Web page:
When a Shell is running there are three types of variables present: In this tutorial, we will see how you can set Environment and Shell variables in Linux.

What are Shell Variables?

The Shell variables are specific to the current shell and used by the Shell to function correctly. These variables are temporary, and to make them permanent you can export them as environment variables. Some of the common shell variables are:

UID: Current logged in user’s ID HOSTNAME: The hostname of the computer at a particular time BASH_VERSINFO: Machine-readable form of bash version BASH_VERSION: Human-readable output of bash version DIRSTACK: Stack of directories available with ‘popd’ and ‘pushd’ command SHELLOPTS: Shell options can be set

What are Environment Variables?

Environment Variables are system-wide available variables that are available to any program or child process of the shell. Also, the Shell Script defines the environment variables that are needed to run the program. Some of the common Environment variables are:

MAIL: Mail directory of the user or the path to user’s mailbox TEMP: Temporary files’ director location PWD: Current working directory OLDPWD: The previous working directory USER: The current user logged in LANG: The current language LOGNAME: User Name HOME: The home directory of the current user _: Recent previous command executed SHELL: The current shell EDITOR: The default text editor of Linux HOSTNAME: The hostname of the device on the network

Here are some of the commands that will help you in setting Shell and Environment variables:

env: You can use a custom environment to run another program without modifying the existing environment. printenv: This will print all the environment variables of your system. set: Used to set the environment and shell variables. unset: Used to delete the environment and shell variables. exports: Let’s you export shell variables into environment variables.

How to print Shell and Environment variables?

Shell keeps a track of all Environment and Shell variables. And to access that we can use these two commands:

printenv: to print all the Environment variables. set: to print Shell variables.

How to set Environment and Shell variables in Linux?

So now we know that what Environment and Shell variables are. So let’s learn how to create and set these variables in Linux. To clearly understand the difference between Environment and Shell variables practically. We will first set a Shell variable and then the Environment variable.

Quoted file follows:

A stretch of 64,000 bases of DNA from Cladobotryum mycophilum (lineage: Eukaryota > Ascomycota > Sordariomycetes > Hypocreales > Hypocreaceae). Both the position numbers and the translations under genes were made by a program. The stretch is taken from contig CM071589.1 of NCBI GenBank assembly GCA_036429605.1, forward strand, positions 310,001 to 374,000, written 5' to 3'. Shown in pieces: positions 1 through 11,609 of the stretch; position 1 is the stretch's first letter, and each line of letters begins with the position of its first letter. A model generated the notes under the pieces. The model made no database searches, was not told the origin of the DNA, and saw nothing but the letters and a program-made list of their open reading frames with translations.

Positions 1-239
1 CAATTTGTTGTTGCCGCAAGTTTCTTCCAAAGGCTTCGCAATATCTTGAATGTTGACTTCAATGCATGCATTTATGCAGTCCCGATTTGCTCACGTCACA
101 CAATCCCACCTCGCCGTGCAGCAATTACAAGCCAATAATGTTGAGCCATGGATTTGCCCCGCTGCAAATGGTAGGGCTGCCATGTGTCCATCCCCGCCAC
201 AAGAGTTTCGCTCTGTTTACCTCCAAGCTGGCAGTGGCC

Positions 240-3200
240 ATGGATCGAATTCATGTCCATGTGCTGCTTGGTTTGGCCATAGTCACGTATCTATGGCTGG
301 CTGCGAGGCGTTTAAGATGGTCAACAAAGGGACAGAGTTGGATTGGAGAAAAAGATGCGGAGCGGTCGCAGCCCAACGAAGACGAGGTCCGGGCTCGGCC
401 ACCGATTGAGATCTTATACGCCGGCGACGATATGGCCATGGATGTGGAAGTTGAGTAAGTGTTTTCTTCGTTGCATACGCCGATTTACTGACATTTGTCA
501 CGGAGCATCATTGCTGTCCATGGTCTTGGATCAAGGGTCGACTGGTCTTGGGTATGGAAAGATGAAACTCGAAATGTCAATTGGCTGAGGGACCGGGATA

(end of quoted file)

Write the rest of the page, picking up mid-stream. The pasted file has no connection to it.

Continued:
Creating the Shell variable

To set a Shell variable run this command in your Shell. This will create a Shell variable that will be available in your current session.TESTVAR=‘Hello!’ We can also check our variable with the grep command.set | grep TESTVAR You will see an output like this.TESTVAR=‘Hello!’ You can also see the value of a shell variable with the following command.echo $TESTVAR As it is a Shell variable, so it will not be available for other applications or child processes. You can even verify that it is not an Environment variable.printenv | grep TESTVAR There will be no output. It means it is not an Environment variable.

Creating the Environment Variables

Now, let’s export the Shell variable into an Environment variable. Use the following command to do that.export TESTVAR

This will turn our Shell variable into an Environment variable and to verify that run the following command.printenv | grep TESTVAR This time you will see an output like this.TESTVAR=‘Hello!’

Now we know that how we can convert a Shell variable into an Environment variable but how to create an Environment variable directly. You can set an Environment variable in a single step with this command.export NEWVAR=“Hello Env”

It will be directly exported as an Environment variable and you can verify that.printenv | grep NEWVAR You will see an output like this.NEWWAR=Hello Env

This way you can set Shell and Environment in Linux.

Unsetting variables

Now you know that how to set variables. Let’s learn about unsetting them.

You can change an Environment variable into a Shell variable again with this command.export -n TESTVAR It will remain a Shell variable but not an Environment variable. Let’s verify that.printenv | grep TESTVAR There will be no output but if we check it for the Shell variable,set | grep TESTVAR you will see the output.TESTVAR=‘Hello!’ And if you want to completely unset that then use this command.unset TESTVAR


Environment and Shell variables can be very useful for you if you often work with Shell and learning how to set and unset these variables will be good from a long-term perspective.